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Thank you, Dr. Schreiner

“I didn’t want the job when they offered it to me.”

Uttered by anyone else, such a statement about the position of chief medical officer/pediatrics department chair at a respected children’s hospital might not ring true.
 
But one gets the sense that Dr. Richard L. Schreiner would have been happy spending his career where he started: treating fragile infants in the newborn intensive care unit, “back when I was a real doctor,” as he likes to say.

When he retired from Riley Hospital for Children in September, Dr. Schreiner, 63, was the longest-serving pediatrics department chair in the United States.

It all started because he loved taking care of sick babies.  Dr. Morris Green was the chair of the Riley Hospital/Indiana University School of Medicine pediatrics department when Dr. Schreiner joined the newborn intensive care unit in 1975.

“Morrie had developed the philosophy of focusing on the child as a person and involving the family, what we now call family centered care. He was 10 years ahead of his time,” Dr. Schreiner says. “I loved it.”

By the time Dr. Green retired in 1987, Dr. Schreiner was director of neonatology – with no plans to change.

“I was perfectly happy. I had no desire to be department chair,” he said. “But my friends talked me into it.”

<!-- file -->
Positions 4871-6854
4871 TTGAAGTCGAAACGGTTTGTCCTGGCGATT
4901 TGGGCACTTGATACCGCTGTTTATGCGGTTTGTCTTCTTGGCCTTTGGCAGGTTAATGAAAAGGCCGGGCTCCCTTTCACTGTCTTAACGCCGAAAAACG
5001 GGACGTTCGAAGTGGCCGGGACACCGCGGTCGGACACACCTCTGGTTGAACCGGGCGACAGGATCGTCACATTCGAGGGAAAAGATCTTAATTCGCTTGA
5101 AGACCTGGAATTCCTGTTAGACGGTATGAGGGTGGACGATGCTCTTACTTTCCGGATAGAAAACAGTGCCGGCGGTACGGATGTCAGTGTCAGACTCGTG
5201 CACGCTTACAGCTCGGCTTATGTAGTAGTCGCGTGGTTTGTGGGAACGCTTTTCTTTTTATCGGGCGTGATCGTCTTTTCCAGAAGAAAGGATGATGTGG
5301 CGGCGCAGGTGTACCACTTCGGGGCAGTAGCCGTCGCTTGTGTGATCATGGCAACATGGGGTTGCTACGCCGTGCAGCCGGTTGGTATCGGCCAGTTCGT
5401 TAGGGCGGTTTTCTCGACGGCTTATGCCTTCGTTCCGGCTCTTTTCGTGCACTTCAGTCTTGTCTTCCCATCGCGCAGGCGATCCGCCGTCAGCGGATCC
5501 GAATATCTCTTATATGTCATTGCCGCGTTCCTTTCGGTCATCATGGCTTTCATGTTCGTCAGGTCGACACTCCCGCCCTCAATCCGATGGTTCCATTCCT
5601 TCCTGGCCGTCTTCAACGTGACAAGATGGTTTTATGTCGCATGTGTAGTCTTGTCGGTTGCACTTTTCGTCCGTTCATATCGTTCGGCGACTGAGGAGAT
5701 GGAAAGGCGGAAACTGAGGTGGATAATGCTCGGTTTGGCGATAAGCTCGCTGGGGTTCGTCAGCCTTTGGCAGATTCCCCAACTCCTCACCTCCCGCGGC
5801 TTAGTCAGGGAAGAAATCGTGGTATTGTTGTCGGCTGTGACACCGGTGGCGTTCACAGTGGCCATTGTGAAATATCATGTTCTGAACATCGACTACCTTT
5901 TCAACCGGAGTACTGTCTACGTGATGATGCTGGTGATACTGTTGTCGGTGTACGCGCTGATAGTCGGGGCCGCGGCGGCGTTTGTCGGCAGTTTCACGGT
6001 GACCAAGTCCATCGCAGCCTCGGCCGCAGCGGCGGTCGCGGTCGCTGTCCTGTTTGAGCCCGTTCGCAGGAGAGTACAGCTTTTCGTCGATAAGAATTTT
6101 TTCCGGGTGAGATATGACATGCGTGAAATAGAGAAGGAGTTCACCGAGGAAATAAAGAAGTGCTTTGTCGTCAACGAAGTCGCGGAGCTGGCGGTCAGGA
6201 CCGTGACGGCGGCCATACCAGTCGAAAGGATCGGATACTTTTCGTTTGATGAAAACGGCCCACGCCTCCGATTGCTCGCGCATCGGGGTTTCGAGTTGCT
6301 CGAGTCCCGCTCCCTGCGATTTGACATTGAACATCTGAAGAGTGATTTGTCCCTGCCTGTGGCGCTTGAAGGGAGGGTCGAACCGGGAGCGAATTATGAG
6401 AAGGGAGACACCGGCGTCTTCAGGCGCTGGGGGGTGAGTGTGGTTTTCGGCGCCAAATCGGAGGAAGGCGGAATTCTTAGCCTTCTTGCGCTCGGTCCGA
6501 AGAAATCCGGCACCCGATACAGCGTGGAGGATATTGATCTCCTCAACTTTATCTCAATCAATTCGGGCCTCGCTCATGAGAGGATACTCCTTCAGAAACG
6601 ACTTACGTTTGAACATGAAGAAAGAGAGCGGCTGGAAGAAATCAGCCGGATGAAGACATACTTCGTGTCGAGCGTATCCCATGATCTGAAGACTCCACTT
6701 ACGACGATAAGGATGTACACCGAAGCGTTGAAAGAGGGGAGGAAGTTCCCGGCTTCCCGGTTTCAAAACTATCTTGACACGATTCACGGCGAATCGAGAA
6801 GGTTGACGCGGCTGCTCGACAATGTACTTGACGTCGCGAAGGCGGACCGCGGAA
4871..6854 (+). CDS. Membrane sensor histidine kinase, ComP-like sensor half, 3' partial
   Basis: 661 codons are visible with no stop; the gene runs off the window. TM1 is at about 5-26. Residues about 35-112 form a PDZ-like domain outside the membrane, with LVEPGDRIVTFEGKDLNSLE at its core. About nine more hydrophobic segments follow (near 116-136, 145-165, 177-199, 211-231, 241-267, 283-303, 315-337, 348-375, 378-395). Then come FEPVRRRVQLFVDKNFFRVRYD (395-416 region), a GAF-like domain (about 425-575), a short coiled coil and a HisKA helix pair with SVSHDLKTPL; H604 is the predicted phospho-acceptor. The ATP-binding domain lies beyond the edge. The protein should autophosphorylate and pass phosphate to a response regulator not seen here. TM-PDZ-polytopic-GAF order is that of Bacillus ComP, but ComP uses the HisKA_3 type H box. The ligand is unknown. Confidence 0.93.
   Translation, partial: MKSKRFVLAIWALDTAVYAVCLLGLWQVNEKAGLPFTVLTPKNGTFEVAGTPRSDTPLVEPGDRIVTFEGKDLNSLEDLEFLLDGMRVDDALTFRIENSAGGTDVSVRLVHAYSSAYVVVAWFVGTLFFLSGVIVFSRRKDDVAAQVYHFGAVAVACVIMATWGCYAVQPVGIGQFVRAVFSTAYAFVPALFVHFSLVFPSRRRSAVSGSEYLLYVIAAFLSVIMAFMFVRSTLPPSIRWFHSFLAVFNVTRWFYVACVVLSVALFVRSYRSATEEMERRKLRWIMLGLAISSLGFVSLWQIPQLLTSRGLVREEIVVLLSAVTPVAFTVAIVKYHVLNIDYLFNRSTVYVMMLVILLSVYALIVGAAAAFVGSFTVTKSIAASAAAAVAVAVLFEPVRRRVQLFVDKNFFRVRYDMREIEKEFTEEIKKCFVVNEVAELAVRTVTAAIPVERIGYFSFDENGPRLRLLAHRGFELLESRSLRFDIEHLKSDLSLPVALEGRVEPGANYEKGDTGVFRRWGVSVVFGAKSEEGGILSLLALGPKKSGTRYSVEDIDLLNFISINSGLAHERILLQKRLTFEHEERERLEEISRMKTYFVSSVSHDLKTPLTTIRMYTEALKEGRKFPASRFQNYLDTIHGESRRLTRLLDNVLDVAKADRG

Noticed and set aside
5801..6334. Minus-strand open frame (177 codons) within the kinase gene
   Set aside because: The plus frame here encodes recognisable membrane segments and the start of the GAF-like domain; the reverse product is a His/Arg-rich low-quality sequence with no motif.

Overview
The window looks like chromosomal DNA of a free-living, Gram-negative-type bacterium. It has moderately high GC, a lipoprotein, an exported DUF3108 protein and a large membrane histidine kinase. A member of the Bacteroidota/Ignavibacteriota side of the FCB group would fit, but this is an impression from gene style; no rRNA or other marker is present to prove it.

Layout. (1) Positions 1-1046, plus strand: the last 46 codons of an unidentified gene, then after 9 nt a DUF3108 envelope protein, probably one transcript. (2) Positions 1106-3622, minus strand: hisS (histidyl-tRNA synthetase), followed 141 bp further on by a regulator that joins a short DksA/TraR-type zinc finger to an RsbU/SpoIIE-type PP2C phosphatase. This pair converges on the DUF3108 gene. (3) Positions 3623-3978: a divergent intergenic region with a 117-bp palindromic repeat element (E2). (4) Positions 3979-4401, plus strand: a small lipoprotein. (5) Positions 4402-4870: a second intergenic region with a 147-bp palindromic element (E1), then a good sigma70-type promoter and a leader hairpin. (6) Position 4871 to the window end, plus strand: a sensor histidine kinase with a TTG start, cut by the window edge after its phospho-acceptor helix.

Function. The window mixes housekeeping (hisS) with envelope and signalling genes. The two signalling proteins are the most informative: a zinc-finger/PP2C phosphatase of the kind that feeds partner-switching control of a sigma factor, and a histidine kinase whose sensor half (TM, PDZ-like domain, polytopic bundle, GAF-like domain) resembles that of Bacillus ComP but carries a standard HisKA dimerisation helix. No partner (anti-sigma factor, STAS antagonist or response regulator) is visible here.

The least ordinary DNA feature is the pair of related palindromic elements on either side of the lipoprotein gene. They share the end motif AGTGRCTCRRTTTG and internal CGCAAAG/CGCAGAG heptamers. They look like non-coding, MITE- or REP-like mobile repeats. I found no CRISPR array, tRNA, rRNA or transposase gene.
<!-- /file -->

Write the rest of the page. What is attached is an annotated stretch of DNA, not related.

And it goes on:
Two decades later, Riley Hospital’s ability to treat patients has expanded exponentially. Although Dr. Schreiner is quick to downplay his role in Riley’s growth, he reveals his pride in a few pet projects.

The Herman B Wells Center for Pediatric Research opened in 1991.  Riley is now among the top 10 children’s hospitals in the National Institutes of Health research funding.
The 250,000-square-foot Riley Outpatient Center opened in 2000.

“I was probably a little inappropriate in my fight to get that done,” Dr. Schreiner says. “Some people might say I was too emotional, too outspoken. But we needed it.”
In 2005, the hospital broke ground on the Simon Family Tower, which will add hundreds of private rooms and other much-needed spaces. Today, Riley Hospital has the second-largest number of medical students in the country.

“Our student educational program is phenomenal. That’s not because of me, though; it’s because of the leaders of that program,” he says.

His readiness to acknowledge those who work for and around him reflects Dr. Schreiner’s management style.

“You’ve got to get good people who want to work hard, want to be the best they can be. But then you have to have an environment where they feel valued and can achieve what they want to achieve,” he says.

Dr. Schreiner firmly believes the staff members of Riley Hospital have created such an environment.

“The hospital’s going to be in great shape after I leave,” he says.